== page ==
From the North Fork of the Flathead River to the committee rooms of Helena, Bob Ream stood up for the wild places and things he loved.
The University of Montana professor, state legislator, and avid backpacker, who chaired both the Fish and Wildlife Commission and the Montana Democratic Party, died on Wednesday of pancreatic cancer. Ream was 80.
Natalie Dawson, the current director of UM’s Wilderness Institute and Ream family friend, said her mentor remained vigorous right up to his cancer diagnosis and beyond.
“He got to see the Bud Moore film right before he passed away,” Dawson said, referring to a new documentary about the pioneering Forest Service leader. “He was naming everyone in the film.”
Ream founded the Wilderness Institute in 1974 and its undergraduate program in Wilderness and Civilization has enrolled more than a thousand students. Dawson said he regularly attended the annual program rendezvous, most recently last summer at the Benchmark trailhead in the Bob Marshall Wilderness.
Ream taught wildlife biology for 28 years in Missoula, including two years as interim dean of the UM College of Forestry from 1993 to 1994. He was a member of the state House of Representatives from 1983 to 1997.
In the early 1970s, Ream set up a reporting system for wolf sightings. He saw the northwest edge of Glacier National Park and the surrounding national forest was a hot spot, and focused his research attention there. With fellow researcher Diane Boyd, he started trapping and tracking the first wolf packs dispersing out of the Canadian Rockies into Montana.
Retired UM wildlife biologist Dan Pletscher explained that study was groundbreaking. Previous observations involved relatively simple environments where wolf packs fed on caribou herds in the Yukon or moose in Michigan.
“Here we had an assemblage of six possible prey species in Glacier, plus six predators,” Pletscher said. “That was a much more complicated system than elsewhere. The information Bob and the Wolf Ecology Center put together helped them predict what the results of reintroducing wolves in Yellowstone might be.”
Diane Boyd came to Montana in 1979 as a graduate student just after Ream had captured the first known wild wolf in Montana. She spent subsequent years with the Wolf Ecology Project helping Ream document how dispersing wolves would modify their new surroundings. Now a carnivore specialist with the state Fish, Wildlife and Parks Kalispell office, Boyd said she and Ream were convinced wolves would naturally reach Yellowstone without human assistance if given enough time.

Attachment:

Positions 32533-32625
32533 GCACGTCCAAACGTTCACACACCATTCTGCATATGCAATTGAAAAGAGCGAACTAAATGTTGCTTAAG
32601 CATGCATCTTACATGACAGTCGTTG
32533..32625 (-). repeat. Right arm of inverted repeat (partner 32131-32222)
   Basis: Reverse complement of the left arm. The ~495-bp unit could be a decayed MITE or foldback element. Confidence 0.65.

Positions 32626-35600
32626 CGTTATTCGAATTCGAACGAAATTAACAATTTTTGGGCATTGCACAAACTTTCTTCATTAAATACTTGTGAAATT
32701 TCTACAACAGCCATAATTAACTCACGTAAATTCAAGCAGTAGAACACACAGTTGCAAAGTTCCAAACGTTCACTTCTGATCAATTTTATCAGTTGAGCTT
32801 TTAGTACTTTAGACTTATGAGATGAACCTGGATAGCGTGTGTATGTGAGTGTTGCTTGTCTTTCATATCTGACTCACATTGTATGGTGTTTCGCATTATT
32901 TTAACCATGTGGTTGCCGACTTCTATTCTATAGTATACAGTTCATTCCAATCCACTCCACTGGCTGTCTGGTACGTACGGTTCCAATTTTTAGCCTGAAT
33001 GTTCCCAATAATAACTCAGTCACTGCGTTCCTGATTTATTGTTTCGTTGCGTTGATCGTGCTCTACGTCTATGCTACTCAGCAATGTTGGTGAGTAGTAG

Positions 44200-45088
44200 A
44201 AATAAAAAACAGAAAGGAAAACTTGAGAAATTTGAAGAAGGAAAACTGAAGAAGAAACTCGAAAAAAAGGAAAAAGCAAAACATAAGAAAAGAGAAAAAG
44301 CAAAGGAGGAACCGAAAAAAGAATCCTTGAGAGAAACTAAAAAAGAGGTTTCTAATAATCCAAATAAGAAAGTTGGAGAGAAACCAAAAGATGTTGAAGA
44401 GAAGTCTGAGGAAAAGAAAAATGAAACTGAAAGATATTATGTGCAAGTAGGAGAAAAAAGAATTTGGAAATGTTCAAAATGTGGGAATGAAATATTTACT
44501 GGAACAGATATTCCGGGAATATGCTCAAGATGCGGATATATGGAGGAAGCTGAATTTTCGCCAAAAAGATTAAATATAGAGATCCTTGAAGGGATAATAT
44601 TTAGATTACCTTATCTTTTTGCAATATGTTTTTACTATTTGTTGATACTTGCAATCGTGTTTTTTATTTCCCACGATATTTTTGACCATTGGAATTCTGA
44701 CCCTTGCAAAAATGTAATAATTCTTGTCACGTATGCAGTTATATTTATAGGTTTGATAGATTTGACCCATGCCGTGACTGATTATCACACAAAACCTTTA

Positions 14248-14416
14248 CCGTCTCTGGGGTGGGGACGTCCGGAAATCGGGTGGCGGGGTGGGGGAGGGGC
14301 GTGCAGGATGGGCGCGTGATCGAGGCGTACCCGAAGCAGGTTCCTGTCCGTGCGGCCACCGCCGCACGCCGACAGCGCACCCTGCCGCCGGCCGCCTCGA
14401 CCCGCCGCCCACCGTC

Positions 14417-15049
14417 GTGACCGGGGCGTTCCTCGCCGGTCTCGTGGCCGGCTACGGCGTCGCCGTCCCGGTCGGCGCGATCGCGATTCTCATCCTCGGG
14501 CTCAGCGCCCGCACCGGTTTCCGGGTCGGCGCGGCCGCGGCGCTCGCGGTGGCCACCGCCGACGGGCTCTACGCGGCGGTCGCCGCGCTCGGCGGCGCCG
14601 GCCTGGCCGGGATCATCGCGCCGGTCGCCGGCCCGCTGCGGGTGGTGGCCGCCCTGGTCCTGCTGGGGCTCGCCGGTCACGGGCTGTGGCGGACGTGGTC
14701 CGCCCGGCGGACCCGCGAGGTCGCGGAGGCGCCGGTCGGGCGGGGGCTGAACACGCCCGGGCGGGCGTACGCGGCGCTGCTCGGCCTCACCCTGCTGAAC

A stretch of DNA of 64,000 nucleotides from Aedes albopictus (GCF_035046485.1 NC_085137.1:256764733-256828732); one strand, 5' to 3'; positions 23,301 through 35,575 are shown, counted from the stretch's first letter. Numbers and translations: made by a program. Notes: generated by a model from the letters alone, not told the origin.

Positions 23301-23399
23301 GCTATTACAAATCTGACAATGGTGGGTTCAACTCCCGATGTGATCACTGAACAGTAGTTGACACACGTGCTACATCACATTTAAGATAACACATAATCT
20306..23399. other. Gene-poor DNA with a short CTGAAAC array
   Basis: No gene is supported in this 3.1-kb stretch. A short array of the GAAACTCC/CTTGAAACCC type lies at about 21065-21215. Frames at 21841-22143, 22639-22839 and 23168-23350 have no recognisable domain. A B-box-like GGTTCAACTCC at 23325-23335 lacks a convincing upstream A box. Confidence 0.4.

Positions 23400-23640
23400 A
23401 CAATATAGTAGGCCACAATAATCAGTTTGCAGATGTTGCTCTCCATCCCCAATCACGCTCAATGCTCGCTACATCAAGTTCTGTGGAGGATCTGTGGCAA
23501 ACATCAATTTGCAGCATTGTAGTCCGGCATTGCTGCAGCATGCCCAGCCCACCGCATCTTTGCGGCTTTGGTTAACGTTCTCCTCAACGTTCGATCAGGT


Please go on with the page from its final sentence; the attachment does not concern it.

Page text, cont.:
“He was a very kind and patient soul,” Boyd said. “I’ve never seen him really get too angry, although he was very passionate about wilderness preservation and wildlife conservation. He wore so many hats in his lifetime. Many of us are good at something, but Bob went out and had about 20 careers and did them all excellently.”
The news passing drew accolades for Ream from across the state. Sen. Jon Tester, D-Montana, sent an email on Thursday evening calling Ream a “champion for Montana.”
“His belief that our public lands, wildlife, rivers and streams belonged to every Montanan – not just a select few – is a lasting legacy that will benefit and inspire our state for generations to come,” Tester wrote. “Bob was one of the first people I met when I decided to get involved in public service, and I am grateful for his life of leadership.”
Ambassador and former Sen. Max Baucus added Ream was a “true, salt-of-the-earth Montanan, public servant, and ardent conservationist.”
“For many years, Bob was at the forefront of many landmark efforts to enhance our state’s outdoor heritage, protect special places, and further our understanding of Montana’s rich biological diversity,” Baucus wrote. “Bob was a giant amongst Montana Democrats who reached across party lines to fight for the little guy. Mel and I offer our deepest condolences to his family and our profound appreciation for his many great contributions to our great state.”
During his time in the Legislature, Ream was the chief sponsor of the state stream access law, restitution requirements for wildlife poaching, and a system for Montana’s state agencies to cooperate with federal Superfund cleanup projects.
His four years on the Fish and Game Commission coincided with the surging population of reintroduced wolves and their impact on elk herds and livestock. That, combined with his leadership in the state Democratic Party, prompted the Republican-controlled Senate to reject his bid for a second term on the commission in 2013.
Former Cinnabar Foundation executive director Jim Pozewitz said many wildlife experts prefer their animal subjects to human company, but Ream was determined to “stay embedded in all parts of this democracy.” He recalled an episode during the 1989 Legislature when Montana was under national scrutiny for its law requiring killing of all bison that migrated out of Yellowstone National Park in winter.
“He carried the bill to stop the slaughter,” Posewitz said. “When it had to get its final vote, those insisting every buffalo be killed were hammering it mercilessly. Then it was Bob’s turn to close the debate as author. He took the microphone, and sang: ‘Buffalo Bill, won’t you come out tonight?’ That brought the House down.
“That’s the kind of guy he was. If there was nobody left to stand, Bob Ream would stand up and get it done.”
For Bob Ream's full obituary, please see page B3.